Gardener Suffers Painful Blisters After Encounter with Cow Parsnip Sap

Gardener Suffers Painful Blisters After Encounter with Cow Parsnip Sap


Robyn Hankins, a 28-year-old gardener from Corfe Mullen, Dorset, experienced excruciating blisters after coming into contact with the sap of a cow parsnip while working in a garden.

The cow parsnip, also known as common hogweed, is often considered harmless, unlike its notorious relative, the giant hogweed, which is known as one of the most dangerous plants in Britain.

However, both plants contain similar phytophototoxic compounds that render the skin susceptible to sunburn and severe burns.

Robyn was wearing long sleeves and gloves, yet the sap managed to touch her skin unnoticed.

The Nature of Cow Parsnip and its Hazards

Cow parsnip, scientifically referred to as Heracleum maximum, is a wildflower found in various habitats such as woodlands, grasslands, and river edges.


Its sap contains a phototoxin that reacts with ultraviolet light, causing skin irritation that ranges from mild rashes to severe blisters.

Often misidentified as giant hogweed due to their similar appearance, cow parsnip lacks the characteristic purple blotches found on the stem of giant hogweed.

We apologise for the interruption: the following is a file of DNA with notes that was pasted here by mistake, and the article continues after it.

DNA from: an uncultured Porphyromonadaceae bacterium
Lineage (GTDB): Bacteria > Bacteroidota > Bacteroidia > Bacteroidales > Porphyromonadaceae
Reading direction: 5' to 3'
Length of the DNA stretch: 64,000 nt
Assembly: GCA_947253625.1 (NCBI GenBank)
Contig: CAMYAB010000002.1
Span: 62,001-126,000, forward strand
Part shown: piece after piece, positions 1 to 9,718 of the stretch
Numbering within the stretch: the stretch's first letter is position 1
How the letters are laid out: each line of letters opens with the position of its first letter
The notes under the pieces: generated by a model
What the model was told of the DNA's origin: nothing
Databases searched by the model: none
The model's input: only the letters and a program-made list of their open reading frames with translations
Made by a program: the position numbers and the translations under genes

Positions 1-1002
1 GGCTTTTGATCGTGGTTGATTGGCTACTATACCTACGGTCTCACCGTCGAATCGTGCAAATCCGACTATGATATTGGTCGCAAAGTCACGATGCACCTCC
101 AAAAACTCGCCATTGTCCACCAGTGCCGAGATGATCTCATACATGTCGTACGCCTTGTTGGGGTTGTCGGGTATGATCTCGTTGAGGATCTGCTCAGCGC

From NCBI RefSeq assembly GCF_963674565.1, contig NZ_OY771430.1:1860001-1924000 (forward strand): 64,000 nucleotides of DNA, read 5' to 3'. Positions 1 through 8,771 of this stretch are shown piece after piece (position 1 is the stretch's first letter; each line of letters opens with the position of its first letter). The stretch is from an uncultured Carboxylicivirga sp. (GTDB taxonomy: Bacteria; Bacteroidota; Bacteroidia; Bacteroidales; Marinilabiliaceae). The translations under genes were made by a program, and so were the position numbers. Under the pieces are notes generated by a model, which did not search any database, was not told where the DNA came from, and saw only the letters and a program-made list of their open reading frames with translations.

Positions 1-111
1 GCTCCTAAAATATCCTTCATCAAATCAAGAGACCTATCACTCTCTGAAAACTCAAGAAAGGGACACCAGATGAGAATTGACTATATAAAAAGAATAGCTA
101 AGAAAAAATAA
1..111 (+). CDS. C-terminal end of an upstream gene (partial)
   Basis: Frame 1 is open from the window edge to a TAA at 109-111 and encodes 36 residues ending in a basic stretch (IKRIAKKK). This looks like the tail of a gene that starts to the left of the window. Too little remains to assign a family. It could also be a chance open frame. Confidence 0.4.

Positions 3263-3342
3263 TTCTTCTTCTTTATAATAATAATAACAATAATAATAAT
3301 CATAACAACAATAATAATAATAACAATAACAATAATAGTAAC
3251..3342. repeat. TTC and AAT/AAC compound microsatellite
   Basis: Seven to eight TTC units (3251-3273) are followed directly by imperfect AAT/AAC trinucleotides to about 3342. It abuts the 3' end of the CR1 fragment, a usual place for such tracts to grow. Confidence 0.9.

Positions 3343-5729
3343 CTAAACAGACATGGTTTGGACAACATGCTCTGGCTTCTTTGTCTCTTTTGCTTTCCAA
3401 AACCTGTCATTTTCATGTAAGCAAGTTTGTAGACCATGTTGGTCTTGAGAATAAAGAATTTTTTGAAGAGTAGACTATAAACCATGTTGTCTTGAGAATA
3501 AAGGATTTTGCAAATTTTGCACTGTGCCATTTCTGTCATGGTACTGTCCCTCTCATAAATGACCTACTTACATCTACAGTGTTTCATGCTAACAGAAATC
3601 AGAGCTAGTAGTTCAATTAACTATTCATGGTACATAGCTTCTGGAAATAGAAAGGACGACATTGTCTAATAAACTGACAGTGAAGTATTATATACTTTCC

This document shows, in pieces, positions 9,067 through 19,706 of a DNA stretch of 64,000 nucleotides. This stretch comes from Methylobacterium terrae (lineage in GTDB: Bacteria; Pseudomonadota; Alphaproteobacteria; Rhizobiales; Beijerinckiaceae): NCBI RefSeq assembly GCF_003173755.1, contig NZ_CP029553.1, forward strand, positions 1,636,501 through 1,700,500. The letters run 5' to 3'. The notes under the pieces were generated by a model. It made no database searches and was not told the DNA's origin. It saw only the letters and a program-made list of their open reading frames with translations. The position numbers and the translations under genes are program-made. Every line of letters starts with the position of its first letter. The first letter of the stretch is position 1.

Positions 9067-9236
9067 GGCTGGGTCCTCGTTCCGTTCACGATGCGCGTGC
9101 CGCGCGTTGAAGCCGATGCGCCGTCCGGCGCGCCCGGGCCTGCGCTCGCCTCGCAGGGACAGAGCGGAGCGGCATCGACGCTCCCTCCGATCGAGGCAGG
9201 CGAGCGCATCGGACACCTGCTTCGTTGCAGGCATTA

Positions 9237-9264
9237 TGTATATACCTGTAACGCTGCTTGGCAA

The Delayed Onset of Symptoms and Medical Assistance

Robyn discovered red burns on her arm and hand only the following morning after the sap came into contact with her skin.

The burns worsened over three days, causing significant discomfort.

The delayed onset of pain is a notable feature of phytophototoxic sap, as victims may not realize the danger until after exposure to sunlight.


Seeking medical help, Robyn initially used hydrocortisone cream based on a pharmacist’s suggestion.

However, as her condition didn’t improve, she consulted a doctor on the fourth day.

The doctor collaborated with a nurse to drain the largest blister for pain relief and cover the wound, although the smaller blisters were left untreated.

The Importance of Awareness and Caution

Despite her experience, Robyn’s doctor continues to monitor her healing process, advising her to keep the injuries covered when outdoors to prevent further reactions to sunlight.

Robyn now urges others to exercise caution around cow parsnip.


She emphasizes that even when wearing protective clothing, the sap can still come into contact with the skin.

Her recommendation is to remove clothing and wash thoroughly after handling the plant, regardless of whether one thinks they’ve been exposed.

Differentiating Common Hogweed from its More Dangerous Relative

Common hogweed is widespread in the UK and Ireland, often considered harmless and even used in recipes.

A profile of the plant on Countryfile asserts that it is not dangerous to humans.

However, the case of Robyn Hankins highlights that even seemingly harmless plants like cow parsnip can pose risks due to their phytophototoxic properties.


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